Nadia:

And so we do need to make a plan to have them be outside. The other thing that I think is really important is we have nationally this epidemic of vitamin D deficiency. And, personally, it stresses me out and embarrasses me that we struggle with us. In order to have more vitamin D than you can possibly need to use in a day, you only have to have a child outside in sunlight–you know, if it’s cloudy, it’s different–but in sunlight for 10 minutes, and that tells you something about how little our kids are playing outside. So we need to just get them out there. Vitamin D builds our immune systems and we are certainly living in a time where we need a strong immune system. Research tells us the kids that have contact with green things outside, learn better. If you have contact with trees and sky, so this is actually researched outside, and then you come back inside, they actually take the information in better. And so when you think about it, we’re trying to, you know, make the most of these minutes that we have kids at school, but we’re doing it in a way that they can’t take in the information easily. It’s one of those things that needs to be revisited. That is a huge, huge thing. And so I’m hoping I do see some schools that are making a movement in that direction. The school that my kids attended had 15 minutes in the morning, 30 minutes at lunch, 15 in the afternoon. And they kept those a little bit as they grew. They would have a little bit less recess, but even in middle school, they were still having a break in the morning inside and then a 30-minute recess at lunch, even in middle school. There are schools that do it. I really want to encourage parents to know how much recess your child is getting and to be an advocate for them. Here’s the thing. I think teachers want the kids outside. If parents would rise up and say, “Hey, this doesn’t make sense. How can we help?” You know, not in a mean and angry way, but in a supportive way, the teachers, I think, will quickly come behind that, and our kids will have more time outside, which is definitely an important thing.

Terrie:

Yeah, that’s good. Nadia, thank you for all you’ve shared today. I’ve enjoyed talking with you and we will continue this conversation next week as this is going to be a two-parter conversation. And so please join us next week. As we continue talking with Nadia. If you would like to connect with Nadia, you can reach her at her website, nadiaswearingenfreisen.com. And I’ll have that link in the show notes. And if you’d like to connect with me, you can reach me at TerrieHellardBrown.com. Thank you for joining us for “Books that Spark,” a podcast, celebrating books that spark imagination, emotion, questions, and discussions. As we disciple our children and help them follow Christ with all their hearts.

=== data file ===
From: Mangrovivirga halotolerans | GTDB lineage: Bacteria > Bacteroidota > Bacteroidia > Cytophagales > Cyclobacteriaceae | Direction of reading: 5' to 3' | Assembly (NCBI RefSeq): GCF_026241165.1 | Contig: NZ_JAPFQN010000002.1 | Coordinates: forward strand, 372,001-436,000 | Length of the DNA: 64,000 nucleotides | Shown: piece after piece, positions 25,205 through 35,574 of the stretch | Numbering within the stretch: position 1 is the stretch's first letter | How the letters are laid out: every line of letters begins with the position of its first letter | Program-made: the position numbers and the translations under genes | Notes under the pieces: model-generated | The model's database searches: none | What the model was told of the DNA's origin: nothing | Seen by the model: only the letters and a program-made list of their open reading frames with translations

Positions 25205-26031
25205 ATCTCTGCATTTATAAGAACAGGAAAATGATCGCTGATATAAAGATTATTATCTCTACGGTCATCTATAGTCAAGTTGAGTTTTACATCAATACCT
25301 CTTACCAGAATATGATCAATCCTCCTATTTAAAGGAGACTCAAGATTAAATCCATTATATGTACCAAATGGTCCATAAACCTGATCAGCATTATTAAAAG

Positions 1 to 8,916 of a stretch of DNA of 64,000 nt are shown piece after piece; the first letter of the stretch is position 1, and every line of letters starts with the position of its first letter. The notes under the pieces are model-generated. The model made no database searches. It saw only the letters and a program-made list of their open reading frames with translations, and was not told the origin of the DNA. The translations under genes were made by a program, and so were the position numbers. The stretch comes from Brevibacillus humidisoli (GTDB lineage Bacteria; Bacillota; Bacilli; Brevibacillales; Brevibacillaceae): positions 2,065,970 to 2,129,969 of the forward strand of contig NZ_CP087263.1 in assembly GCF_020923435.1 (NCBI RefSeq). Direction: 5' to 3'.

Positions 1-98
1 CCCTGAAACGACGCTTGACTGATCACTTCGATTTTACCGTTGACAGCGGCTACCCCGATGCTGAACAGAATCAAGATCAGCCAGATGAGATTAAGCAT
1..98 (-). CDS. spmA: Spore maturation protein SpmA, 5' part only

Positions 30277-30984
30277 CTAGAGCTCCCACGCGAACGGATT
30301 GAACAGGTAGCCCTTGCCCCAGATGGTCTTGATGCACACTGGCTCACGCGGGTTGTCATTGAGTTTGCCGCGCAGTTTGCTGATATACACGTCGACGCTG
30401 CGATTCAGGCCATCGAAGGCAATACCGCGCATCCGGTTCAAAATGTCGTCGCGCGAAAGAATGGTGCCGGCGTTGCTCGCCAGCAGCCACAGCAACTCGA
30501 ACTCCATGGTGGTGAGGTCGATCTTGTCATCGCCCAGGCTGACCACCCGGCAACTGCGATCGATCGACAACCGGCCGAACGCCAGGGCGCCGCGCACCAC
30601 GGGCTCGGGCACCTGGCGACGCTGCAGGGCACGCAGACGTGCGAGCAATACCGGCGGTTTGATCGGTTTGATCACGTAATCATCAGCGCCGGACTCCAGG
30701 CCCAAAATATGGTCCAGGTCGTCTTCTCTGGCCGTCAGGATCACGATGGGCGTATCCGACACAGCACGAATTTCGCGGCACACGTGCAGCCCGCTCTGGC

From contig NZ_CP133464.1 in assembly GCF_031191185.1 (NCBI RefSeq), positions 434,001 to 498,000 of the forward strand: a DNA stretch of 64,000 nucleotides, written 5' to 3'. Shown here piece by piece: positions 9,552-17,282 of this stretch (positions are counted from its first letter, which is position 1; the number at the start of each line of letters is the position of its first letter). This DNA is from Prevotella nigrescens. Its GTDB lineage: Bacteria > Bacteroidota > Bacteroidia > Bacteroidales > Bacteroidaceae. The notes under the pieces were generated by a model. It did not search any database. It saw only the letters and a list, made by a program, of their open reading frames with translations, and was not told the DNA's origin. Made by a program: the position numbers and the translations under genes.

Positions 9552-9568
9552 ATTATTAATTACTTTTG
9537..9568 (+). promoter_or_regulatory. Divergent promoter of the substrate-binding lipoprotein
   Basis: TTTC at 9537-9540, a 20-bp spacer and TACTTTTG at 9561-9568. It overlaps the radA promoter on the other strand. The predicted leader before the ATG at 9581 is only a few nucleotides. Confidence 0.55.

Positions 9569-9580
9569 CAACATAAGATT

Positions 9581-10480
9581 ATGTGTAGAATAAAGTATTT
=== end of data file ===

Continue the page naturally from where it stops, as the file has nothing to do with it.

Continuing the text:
Your Host:

Terrie Hellard-Brown writes and speaks to help children and adults find God’s purpose and plan for their lives. She teaches workshops and writes devotional books, children’s stories, and Christian education materials.

Her podcast, Books that Spark, reviews children’s books that spark imagination, emotion, questions, and discussion leading to teachable moments with our kids. Her podcast posts each Tuesday morning.

Her blog posts are published each Thursday and discuss living as a disciple of Christ while discipling our children. She challenges us to step out of our comfort zones to walk by faith in obedience to Christ.

For more information, visit her website at terriehellardbrown.com

Terrie uses her experiences as a mother of four (three on “the spectrum”), 37 years in ministry (15 in Taiwan), and 32 years teaching to speak to the hearts of readers.

Her motto is “Growing older is inevitable; growing up is optional” and keeps her childlike joy by writing children’s stories, delighting over pink dolphins, and frequently laughing till it hurts.

2 thoughts on “Episode 66: Interview with Speaker, Author, and Teacher Nadia Swearingen-Friesen”

  1. Wow, what a wonderful topic. Wish I would have had this information when I was raising children, however what I can do is share it with as many young mothers as i can!!!

    1. Terrie Hellard Brown

      I know! She has so much good information. We have part two of this interview next week. I really loved talking with her. I’m thinking she and I might need to put together an online workshop for parents. Wouldn’t that be fun!